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Can anybody tell what is the module/method used to get current time?

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>>> import datetime >>> current_time = datetime.datetime.now().time() >>> current_time.isoformat() '11:23:19.200283' -> datetime python 2.7.5 docs –  Moreno Aug 8 '13 at 14:25

13 Answers 13

up vote 563 down vote accepted
>>> import datetime
>>> datetime.datetime.now()
datetime(2009, 1, 6, 15, 8, 24, 78915)

And just the time:

>>> datetime.datetime.time(datetime.datetime.now())
datetime.time(15, 8, 24, 78915)

The same but slightly more compact:

>>> datetime.datetime.now().time()

See the documentation for more info.

To save typing, you can import the datetime object from the datetime module:

>>> from datetime import datetime

Then remove the leading datetime. from all the above.

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how to extract only the time? –  user46646 Jan 6 '09 at 6:28
Added to the answer –  Harley Holcombe Jan 6 '09 at 7:05
how could i compare it as in: a = datetime.time(datetime.now()) if a < 2: print 'done' –  user46646 Jan 6 '09 at 7:48
upvote for tolerating newbies! like me! –  ehfeng Oct 10 '10 at 3:02
Added link to doco (bad Harley!). –  Harley Holcombe Jul 7 '11 at 0:21

You can use time.strftime():

>>> from time import gmtime, strftime
>>> strftime("%Y-%m-%d %H:%M:%S", gmtime())
'2009-01-05 22:14:39'
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To get your local time, and not GMT time, simply remove gmttime from the above example. –  Dennis Dec 21 '12 at 2:07
The %X directive represents the current time in 24-hour clock time notation. You can use %I:%M:%S for 12-hour clock time notation. –  Honest Abe Feb 20 '13 at 21:36
I got an error that says "TypeError: 'str' object is not callable" –  Xiam May 24 '13 at 13:30
how can i get which timezone is being used? –  Sungguk Lim Dec 28 '13 at 18:30
@sunglim: gmtime() returns time in UTC. If you omit it; time.strftime() uses your local timezone. You could change your local timezone on Unix using os.environ['TZ'] = ':America/Sao_Paulo'; time.tzset(), see tzset() docs or (better) use pytz. –  J.F. Sebastian Apr 30 '14 at 2:25

Similar to Harley's answer, but use the str() function for a quick-n-dirty, slightly more human readable format:

>>> from datetime import datetime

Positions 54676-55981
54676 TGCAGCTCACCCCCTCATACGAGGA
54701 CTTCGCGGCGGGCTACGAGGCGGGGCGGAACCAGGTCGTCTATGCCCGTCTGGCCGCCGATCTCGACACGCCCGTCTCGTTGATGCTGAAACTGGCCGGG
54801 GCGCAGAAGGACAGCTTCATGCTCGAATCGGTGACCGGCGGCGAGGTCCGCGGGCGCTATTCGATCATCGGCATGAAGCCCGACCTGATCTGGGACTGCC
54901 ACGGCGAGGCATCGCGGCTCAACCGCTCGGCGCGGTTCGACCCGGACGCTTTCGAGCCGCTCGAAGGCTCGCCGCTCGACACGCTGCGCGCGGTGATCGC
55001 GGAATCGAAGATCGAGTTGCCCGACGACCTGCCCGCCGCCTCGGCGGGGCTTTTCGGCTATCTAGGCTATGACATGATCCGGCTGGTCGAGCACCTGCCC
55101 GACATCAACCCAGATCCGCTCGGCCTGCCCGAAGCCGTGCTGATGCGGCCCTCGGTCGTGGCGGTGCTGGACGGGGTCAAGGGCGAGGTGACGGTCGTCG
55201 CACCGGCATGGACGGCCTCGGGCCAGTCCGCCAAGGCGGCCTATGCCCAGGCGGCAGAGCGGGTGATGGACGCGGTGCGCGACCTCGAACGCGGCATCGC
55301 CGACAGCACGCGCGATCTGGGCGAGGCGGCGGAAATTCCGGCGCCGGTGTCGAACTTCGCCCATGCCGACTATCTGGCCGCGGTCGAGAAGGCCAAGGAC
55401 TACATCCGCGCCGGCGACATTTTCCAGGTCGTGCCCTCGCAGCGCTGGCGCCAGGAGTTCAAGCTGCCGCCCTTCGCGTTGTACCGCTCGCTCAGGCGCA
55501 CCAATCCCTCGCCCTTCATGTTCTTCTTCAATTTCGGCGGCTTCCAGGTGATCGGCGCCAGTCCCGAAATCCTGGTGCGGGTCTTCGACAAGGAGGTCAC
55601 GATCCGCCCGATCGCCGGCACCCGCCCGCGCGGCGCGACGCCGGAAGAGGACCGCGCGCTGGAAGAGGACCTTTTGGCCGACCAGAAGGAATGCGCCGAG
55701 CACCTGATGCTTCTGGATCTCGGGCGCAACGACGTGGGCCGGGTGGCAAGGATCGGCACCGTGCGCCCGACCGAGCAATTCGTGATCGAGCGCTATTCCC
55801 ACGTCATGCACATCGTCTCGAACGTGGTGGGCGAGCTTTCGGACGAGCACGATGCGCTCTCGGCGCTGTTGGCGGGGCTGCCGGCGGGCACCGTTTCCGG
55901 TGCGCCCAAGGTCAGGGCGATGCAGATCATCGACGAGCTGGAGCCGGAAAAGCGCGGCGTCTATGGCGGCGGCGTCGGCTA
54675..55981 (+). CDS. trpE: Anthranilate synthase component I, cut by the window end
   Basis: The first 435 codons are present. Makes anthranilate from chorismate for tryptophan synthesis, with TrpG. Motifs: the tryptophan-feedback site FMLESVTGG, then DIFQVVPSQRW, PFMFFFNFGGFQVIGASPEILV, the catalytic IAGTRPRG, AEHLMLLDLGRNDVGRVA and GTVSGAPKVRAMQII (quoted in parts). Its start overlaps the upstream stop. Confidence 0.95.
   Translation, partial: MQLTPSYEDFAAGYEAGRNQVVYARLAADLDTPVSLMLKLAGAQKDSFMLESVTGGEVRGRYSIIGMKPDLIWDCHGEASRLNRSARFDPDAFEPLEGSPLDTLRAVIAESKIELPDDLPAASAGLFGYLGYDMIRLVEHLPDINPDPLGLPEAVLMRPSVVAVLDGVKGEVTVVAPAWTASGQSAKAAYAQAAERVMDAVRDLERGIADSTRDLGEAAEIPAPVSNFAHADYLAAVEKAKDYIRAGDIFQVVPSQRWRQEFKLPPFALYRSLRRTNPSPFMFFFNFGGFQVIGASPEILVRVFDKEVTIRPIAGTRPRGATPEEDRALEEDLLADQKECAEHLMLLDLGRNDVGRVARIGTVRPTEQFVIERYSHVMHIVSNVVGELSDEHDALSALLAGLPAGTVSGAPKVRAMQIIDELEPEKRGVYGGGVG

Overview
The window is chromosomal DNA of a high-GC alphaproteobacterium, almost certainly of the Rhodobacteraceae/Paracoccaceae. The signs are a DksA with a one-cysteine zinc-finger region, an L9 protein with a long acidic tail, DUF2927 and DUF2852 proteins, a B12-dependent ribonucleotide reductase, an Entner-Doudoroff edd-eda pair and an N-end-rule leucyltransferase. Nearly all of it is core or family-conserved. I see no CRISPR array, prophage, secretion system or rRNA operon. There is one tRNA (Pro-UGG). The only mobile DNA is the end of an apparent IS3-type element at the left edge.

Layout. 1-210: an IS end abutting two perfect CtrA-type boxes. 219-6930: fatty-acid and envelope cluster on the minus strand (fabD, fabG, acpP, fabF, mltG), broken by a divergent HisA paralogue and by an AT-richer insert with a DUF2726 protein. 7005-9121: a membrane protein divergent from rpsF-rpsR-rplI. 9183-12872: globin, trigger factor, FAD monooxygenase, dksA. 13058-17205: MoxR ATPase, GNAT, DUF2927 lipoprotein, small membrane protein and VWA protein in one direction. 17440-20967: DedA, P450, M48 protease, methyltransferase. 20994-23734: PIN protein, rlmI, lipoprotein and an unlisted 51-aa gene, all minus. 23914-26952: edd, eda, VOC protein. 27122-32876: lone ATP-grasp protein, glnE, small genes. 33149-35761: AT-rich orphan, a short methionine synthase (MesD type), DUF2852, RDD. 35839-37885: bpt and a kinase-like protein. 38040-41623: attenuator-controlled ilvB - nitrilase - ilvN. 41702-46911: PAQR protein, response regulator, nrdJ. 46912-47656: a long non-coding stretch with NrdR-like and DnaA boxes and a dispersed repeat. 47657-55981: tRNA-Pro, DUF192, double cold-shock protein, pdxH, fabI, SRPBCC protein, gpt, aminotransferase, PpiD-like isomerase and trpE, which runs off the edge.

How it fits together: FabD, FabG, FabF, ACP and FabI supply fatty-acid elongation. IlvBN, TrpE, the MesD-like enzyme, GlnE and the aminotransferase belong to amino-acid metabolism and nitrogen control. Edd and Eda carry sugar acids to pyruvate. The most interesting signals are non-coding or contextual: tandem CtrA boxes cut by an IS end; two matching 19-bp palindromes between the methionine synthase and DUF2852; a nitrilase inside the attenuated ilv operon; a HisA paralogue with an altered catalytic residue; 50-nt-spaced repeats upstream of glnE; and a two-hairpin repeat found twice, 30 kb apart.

>>> str(datetime.now())
'2011-05-03 17:45:35.177000'
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+ 1 for easy, already known way to manipulate. Use the types we know that are powerful in Python! –  Cosine Jun 8 '13 at 18:50
I like this one because it gives me mySQL format. –  atmelino Feb 22 '14 at 0:04
ISO 8601 format? Yes please!!! –  Andrew Jan 6 at 22:45
@Andrew: see Generate RFC 3339 timestamp in Python –  J.F. Sebastian Jan 16 at 16:02
@J.F.Sebastian I was attempting to demonstrate my appreciation for ISO 8601 format (aka the One True Time Format), but I can see how it looked like I was asking a question. Good link though. Thanks! :) –  Andrew Jan 20 at 1:04
>>> from datetime import datetime
>>> datetime.now().strftime('%Y-%m-%d %H:%M:%S')

For this example, the output will be like this: '2013-09-18 11:16:32'

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This is the most useful answer for most applications because it allows you to format the date or time however you like. It would be helpful if you included an example of what the output looks like. –  cxrodgers Sep 17 '13 at 19:18
@cxrodgers The output will be like this -- Output -- '2013-09-18 11:16:32' –  ParaMeterz Sep 18 '13 at 5:49
>>> from time import gmtime, strftime
>>> strftime("%a, %d %b %Y %X +0000", gmtime())
'Tue, 06 Jan 2009 04:54:56 +0000'

That outputs the current GMT in the specified format. There is also a localtime() method.

This page has more details.

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I must not fully understand this as doing "print strftime("%a, %d %b %Y %H:%M:%S +0000", gmtime())" will lead to the same number being printed twice, irregardless to the actual time. What is going on? –  James McMahon Feb 10 '09 at 17:10
+1. this is useful for generating http header: Last-Modified ( need to change +0000 to GMT). –  Brian Mar 12 '13 at 10:08
@Brian: if you want to get rfc822 date/time, you could use email stdlib module: email.utils.formatdate(usegmt=True) -> 'Fri, 16 Jan 2015 16:04:26 GMT' –  J.F. Sebastian Jan 16 at 16:05


from time import time

t = time()